The Women, by Kristen Hannah, is one of the most popular books in the system right now. The floating collection has 110 physical copies, but none of them is actually sitting on a library shelf. Every copy is checked out – and there are more than 500 holds at the time of writing. Because of the large demand for the title, as soon as any single copy is returned, it is immediately routed for pickup at the next branch. Effectively, the book is held in a diffuse way by the citizens of the county. This process bears a strong resemblance to the system that Netflix used to manage popular DVDs until it closed all warehouses in April of 2023.

The roughly 5:1 ratio of holds to physical copies (known as the hold ratio) is not arbitrary. It is an important operating metric, roughly equivalent to a reorder point in a traditional warehouse. Libraries track this number across their collections and will purchase additional copies when their target hold ratio is exceeded. As you might imagine, though, a library’s ability to respond to the hold ratio signal is heavily influenced by budget considerations. Digital items (e-books and audio books) also typically have higher hold ratios (8:1 in Cobb) because digital titles are so much more expensive. A digital copy of The Women costs $60 and must be repurchased after 2 years, while a physical copy (which can be held until it falls apart) costs only $20.


I’m participating in the Campionato Mondiale di Umari this year and you should too. If you haven’t heard about it, it's basically a friendly competition amongst infrastructure nerds to consider and document the construction sites we see all around us. Today is the last day to make submissions, which can consist of sketches, detailed notes, prose, or verse. I chose to sketch the Gritters Library (re)construction project, which is an interesting example of how challenging and time-consuming it can be to build public infrastructure, even at a relatively small scale.

When it is completed later this summer, Gritters will be the newest Cobb Library facility. The original building, which is located in the northern part of the county, opened in 1973. After more than 40 years of serving patrons, it was earmarked for a $2.6 million renovation in 2016, funded by a special sales tax ballot measure (SPLOST). 

A detailed review of the facility later found significant mold and plumbing issues, and county property management determined that the approved renovation would not be sufficient to address them. A rebuild would require north of $9 million, so it fell to county leaders and the library team to close the funding gap, a process which took seven years and a healthy amount of creativity.

When the county commissioners voted to approve the final project in January of 2023, the library had become something more. They had pulled together a patchwork of funding from a variety of sources, including:

  • $1.2 million from a different sales tax ballot measure (2022 SPLOST), originally earmarked for the development of a community center to serve the adjacent Shaw Park.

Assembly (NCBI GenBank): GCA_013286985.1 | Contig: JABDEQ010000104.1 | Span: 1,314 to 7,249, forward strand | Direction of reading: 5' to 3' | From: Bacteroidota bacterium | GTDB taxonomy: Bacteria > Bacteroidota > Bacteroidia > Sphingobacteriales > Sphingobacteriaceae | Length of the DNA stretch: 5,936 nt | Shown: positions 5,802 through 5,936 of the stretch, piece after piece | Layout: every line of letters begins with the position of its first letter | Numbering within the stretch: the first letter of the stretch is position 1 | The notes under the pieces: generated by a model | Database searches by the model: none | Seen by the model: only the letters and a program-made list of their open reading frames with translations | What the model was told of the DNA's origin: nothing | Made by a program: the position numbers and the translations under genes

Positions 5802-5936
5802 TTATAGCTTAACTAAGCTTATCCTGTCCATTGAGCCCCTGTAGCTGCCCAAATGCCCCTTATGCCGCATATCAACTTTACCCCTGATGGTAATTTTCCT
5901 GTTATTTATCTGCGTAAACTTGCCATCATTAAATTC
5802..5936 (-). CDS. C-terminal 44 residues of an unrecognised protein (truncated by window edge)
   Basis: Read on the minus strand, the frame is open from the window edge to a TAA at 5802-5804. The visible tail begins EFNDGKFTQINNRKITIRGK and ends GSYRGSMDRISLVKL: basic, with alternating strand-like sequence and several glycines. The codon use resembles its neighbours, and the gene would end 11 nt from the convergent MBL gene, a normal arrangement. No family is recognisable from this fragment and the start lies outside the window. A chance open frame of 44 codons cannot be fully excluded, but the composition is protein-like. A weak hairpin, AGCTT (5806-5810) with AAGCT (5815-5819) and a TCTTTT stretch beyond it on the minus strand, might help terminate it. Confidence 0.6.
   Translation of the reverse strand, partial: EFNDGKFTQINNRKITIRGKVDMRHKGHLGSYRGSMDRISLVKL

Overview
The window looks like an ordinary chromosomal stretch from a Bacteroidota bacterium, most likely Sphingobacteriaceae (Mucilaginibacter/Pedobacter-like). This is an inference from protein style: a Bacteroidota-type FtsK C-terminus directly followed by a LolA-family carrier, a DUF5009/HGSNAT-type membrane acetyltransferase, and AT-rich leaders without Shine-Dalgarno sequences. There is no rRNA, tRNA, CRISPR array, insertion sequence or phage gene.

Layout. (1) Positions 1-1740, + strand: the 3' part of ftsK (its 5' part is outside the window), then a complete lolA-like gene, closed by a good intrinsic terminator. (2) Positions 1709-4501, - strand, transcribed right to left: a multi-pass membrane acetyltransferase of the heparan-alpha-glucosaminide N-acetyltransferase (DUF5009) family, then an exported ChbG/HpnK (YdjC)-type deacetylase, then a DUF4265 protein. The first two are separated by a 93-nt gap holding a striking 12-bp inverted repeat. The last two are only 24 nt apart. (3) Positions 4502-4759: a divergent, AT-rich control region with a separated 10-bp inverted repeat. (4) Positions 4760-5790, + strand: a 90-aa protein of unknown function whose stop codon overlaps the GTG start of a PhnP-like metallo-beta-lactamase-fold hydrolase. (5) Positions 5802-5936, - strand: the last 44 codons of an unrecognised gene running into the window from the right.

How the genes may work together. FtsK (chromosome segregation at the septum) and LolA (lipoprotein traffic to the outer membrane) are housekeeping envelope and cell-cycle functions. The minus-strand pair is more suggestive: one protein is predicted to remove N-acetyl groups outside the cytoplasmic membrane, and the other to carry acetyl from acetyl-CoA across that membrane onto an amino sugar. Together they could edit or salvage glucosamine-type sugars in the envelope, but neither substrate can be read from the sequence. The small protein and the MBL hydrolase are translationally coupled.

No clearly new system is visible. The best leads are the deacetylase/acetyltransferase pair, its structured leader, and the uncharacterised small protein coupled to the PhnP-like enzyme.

• $1 million from the American Rescue Plan Act (ARPA), originally set aside to create “workforce access points” in the community that will support job search and resume development.

The new building will house not only a library, but also a community center and workforce access point. It would double in size, from 650 square meters to 1,300 square meters, to accommodate these new functions. 

The Scope of Work Reading Group recently read How Big Things Get Done by Bent Flyvbjerg and Dan Gardner, which chronicles the factors that make or break construction projects. One of the single biggest drivers of cost overruns and extended construction timelines is changes to the scope of work (pun intended) after shovels are in the ground. Their solution is to plan slow, then build fast. Disasters happen when you rush through the design approval process, start moving dirt, then realize that your solution is insufficient or doesn’t solve the problem. 

Viewed with this lens, I think the Gritters project has been successful. Yes, it took many years to secure full funding, but this encouraged conversations between county leaders who might otherwise have missed the opportunity to work together. The old Gritters library was demolished in August of last year, and the new facility is expected to be complete in July – on time and on budget.


  • A delightful description of the various life cycles of a library book from a public librarian.
  • While researching Netflix’s DVD distribution business, I came across this awesome Grainger ad featuring the warehouse manager for the now shuttered Anaheim facility. He discusses the three machines that enabled them to ship 1.25 million discs per week.

Thanks as always to Scope of Work’s Members and Supporters for making this newsletter possible. Thanks also to Burr Osoinach and Helen Poyer, for touring me through the Switzer Library and patiently answering my questions.

Support your local library,

p.s. - We care about inclusivity. Here’s what we’re doing about it.

James Coleman
James has run classrooms, warehouses, and startups. Based in Atlanta, GA, he is currently focused on developing compelling spatial experiences in VR.